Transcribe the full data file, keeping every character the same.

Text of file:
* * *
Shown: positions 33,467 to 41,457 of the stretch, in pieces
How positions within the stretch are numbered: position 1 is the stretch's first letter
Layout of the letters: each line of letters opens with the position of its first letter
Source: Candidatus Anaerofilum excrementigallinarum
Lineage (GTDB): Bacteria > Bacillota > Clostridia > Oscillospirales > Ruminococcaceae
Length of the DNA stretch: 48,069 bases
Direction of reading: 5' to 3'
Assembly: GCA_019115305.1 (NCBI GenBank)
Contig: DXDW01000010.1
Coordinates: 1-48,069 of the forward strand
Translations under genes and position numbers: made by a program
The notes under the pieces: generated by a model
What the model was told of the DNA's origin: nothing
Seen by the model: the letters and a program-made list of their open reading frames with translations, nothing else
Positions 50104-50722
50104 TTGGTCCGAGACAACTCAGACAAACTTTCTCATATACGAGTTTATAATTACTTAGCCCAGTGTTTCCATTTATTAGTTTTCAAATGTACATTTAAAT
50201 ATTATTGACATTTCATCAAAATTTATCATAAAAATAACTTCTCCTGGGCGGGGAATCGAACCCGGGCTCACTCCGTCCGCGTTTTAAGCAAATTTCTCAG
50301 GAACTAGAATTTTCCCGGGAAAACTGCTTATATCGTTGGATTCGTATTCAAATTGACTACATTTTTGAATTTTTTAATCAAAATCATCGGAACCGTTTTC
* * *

Shown: positions 33,467 to 41,457 of the stretch, in pieces
How positions within the stretch are numbered: position 1 is the stretch's first letter
Layout of the letters: each line of letters opens with the position of its first letter
Source: Candidatus Anaerofilum excrementigallinarum
Lineage (GTDB): Bacteria > Bacillota > Clostridia > Oscillospirales > Ruminococcaceae
Length of the DNA stretch: 48,069 bases
Direction of reading: 5' to 3'
Assembly: GCA_019115305.1 (NCBI GenBank)
Contig: DXDW01000010.1
Coordinates: 1-48,069 of the forward strand
Translations under genes and position numbers: made by a program
The notes under the pieces: generated by a model
What the model was told of the DNA's origin: nothing
Seen by the model: the letters and a program-made list of their open reading frames with translations, nothing else
Positions 50104-50722
50104 TTGGTCCGAGACAACTCAGACAAACTTTCTCATATACGAGTTTATAATTACTTAGCCCAGTGTTTCCATTTATTAGTTTTCAAATGTACATTTAAAT
50201 ATTATTGACATTTCATCAAAATTTATCATAAAAATAACTTCTCCTGGGCGGGGAATCGAACCCGGGCTCACTCCGTCCGCGTTTTAAGCAAATTTCTCAG
50301 GAACTAGAATTTTCCCGGGAAAACTGCTTATATCGTTGGATTCGTATTCAAATTGACTACATTTTTGAATTTTTTAATCAAAATCATCGGAACCGTTTTC